Ironically enough, though, the 1992 album that launched Prince’s new, unpronounceable name -- which turns 25 today (Oct. 13) kicks off with a reminder of his legal one. At this point, Prince was still calling himself Prince: “My name is Prince and I am funky/ My name is Prince, the one and only.” Damn straight. “I didn’t come to funk around,” he howls over guitar, scratched vinyl and (yes) rapping, “Til I get your daughter I won’t leave this town.” That’s the Prince we know and love.
But what’s in a name? Less than a year after its release, he went all-in. He adopted the symbol as his official name, in order to defy his label, Warner Brothers, which refused to release his deep catalog at a steady pace. Voilà: Meet The Artist Formerly Known as Prince.
The '92 LP was conceptualized as a “fantasy rock soap opera,” starring Cheers actress Kirstie Alley as a journalist interviewing Prince in several segues, at one point asking about his widely reported affair with a young princess of Cairo. It was an ambitious, collaborative new project for an artist now also helping to launch the careers of his protégé Tara Leigh Patrick, a.k.a. the Purple One-rechristened Carmen Electra, and his backup dancer Mayte Garcia, who would play the aforementioned Egyptian princess (and who would soon become his wife). The concept doesn’t hold up, but the album still succeeds at fusing the sounds of the era with Prince’s Hendrix-flared rock roots -- and marking one of the most rebellious career moves in modern music.
Prince had debuted a new band, the New Power Generation, aka NPG, on 1991’s Diamonds & Pearls. But here they nail a new synthesis of rock, funk, soul, big-band jazz, pop, and even new jack swing and hip-hop. It’s urban and lively: “Sexy MF” sounds like Digital Underground’s “The Humpty Dance” (really), complete with rapping from Toni M., and “Love 2 the 9s” is like a proto-D’Angelo track, sexy-smooth with horns. “The Max” hard-charges with hip-hop bombast, including LL Cool J-like backing barks and vinyl scratching. Tony M. brings back the Mama-Said-Knock-You-Out vibes on “The Flow,” a jumble of dance beats and brass.
The band veers into reggae-lite with “Blue Light” and shoots for the stars with the soulful rock ballad “The Morning Papers.” “Arrogance” explores man’s egotism, and has a funk-rock bass riff that’d have Phish’s Mike Gordon frothing at the mouth. The New Power Generation go full Queen on “3 Chains O’ Gold,” an arena-rock behemoth with screaming guitars and high-flying strings. “Damn U” is a sparkling love song with gobs of strings and keys (so much so it’s borderline mockery). Closer “The Sacrifice of Victor” is pure George Clinton/James Brown fanboying (with Tony M. bringing that signature backing rap vocals). Altogether, the album’s sound will have you wondering if André 3000 or OutKast would even exist without theis album -- not to mention The Roots or Frank Ocean.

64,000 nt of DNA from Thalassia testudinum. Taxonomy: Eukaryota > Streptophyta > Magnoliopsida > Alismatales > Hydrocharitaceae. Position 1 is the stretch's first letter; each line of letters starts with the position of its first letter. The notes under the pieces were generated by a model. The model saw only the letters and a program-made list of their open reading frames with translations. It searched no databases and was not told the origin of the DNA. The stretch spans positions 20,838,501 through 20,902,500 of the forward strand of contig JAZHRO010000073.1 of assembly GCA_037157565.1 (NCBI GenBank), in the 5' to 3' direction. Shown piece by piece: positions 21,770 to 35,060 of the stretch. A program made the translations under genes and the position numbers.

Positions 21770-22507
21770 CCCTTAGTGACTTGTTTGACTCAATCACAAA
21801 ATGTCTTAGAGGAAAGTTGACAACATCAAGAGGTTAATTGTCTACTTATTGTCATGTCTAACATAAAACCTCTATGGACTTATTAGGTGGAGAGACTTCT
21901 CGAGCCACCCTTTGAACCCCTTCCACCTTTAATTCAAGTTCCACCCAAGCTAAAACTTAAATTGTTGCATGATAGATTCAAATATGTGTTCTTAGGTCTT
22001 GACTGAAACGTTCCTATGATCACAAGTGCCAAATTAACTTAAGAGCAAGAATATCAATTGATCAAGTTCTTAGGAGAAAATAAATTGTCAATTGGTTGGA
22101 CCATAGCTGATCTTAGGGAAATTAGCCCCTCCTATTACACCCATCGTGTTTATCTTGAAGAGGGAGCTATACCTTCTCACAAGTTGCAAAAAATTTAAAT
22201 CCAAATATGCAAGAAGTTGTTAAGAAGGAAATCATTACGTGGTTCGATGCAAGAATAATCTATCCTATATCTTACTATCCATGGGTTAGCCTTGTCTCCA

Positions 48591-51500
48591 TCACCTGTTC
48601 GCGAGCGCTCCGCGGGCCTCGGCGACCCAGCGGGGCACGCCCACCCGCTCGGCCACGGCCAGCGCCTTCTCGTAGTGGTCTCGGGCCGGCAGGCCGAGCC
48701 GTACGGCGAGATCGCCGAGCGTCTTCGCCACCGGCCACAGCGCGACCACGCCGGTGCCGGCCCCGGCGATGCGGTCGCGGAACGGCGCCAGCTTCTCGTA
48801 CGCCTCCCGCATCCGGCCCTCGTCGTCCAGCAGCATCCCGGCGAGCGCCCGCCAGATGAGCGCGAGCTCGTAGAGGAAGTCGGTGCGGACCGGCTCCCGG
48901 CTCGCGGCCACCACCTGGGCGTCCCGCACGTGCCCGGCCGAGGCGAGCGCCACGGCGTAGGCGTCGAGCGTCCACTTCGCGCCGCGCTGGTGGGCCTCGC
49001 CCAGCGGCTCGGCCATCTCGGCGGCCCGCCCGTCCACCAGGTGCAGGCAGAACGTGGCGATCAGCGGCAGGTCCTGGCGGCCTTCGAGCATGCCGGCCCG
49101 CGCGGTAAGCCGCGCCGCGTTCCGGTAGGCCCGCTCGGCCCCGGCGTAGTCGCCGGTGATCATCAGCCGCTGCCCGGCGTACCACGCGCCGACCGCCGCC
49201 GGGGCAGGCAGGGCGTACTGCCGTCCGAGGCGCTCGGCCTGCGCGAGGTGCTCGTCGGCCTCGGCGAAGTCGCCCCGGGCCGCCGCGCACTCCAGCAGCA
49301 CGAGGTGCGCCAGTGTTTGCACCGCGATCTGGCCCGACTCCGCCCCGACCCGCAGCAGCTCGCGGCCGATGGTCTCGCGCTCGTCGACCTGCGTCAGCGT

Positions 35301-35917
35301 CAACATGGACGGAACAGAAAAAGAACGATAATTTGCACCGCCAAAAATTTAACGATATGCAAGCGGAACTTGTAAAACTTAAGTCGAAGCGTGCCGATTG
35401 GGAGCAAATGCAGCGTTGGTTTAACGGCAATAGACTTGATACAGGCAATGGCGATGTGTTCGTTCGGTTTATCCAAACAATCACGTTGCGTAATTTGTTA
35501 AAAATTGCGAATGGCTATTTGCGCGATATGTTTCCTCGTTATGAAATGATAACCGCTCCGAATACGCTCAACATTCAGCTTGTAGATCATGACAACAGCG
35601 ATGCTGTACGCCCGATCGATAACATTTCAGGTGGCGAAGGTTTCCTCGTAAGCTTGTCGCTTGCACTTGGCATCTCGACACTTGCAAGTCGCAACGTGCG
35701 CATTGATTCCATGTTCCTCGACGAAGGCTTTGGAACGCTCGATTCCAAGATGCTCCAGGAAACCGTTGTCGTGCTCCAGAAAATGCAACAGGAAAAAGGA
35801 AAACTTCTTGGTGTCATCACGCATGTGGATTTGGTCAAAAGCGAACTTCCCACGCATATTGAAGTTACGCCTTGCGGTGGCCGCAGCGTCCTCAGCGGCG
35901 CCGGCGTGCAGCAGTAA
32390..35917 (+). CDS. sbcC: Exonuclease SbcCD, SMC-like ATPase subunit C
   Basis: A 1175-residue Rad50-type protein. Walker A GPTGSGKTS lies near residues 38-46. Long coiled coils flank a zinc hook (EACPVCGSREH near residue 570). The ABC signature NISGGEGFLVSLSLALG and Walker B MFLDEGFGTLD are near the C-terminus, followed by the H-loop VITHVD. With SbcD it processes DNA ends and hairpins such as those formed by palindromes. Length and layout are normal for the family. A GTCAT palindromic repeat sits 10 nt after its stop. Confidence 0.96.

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Then there’s “7.” It’s timeless Prince, fitting neatly alongside “When Doves Cry,” “Diamonds & Pearls” and “Purple Rain,” and became the LP’s best-performing single, reaching No. 7 on the Billboard Hot 100. “No one in the whole universe will ever compare/ I am yours now and you are mine,” he sings over electronic drum beats, sitar and acoustic guitar. “And together we'll love through / All space and time...” In the music video, Garcia belly dances as the album’s Egyptian princess, as Prince symbolically dispatches former versions of himself to the afterlife -- the ever-evolving artist.
Love, music, life, business; it’s all messy. Even the symbol, which would be Prince’s nom de plume for three years, is asymmetrical, imperfect. Just like this album: 18 tracks and nearly 75 minutes of Prince exploring himself, his girlfriend/soon-to-be-wife, their relationship, the grand idea of sex and gender identity and so much more, all while reinterpreting his favorite genres and the en-vogue sounds of the Golden Age of Hip-Hop. It’s a big undertaking. There’s a lot going on. It’s an odyssey.
Prince is a great name and stage name. But for the Minnesota native born Prince Rogers Nelson, perhaps was always more fitting.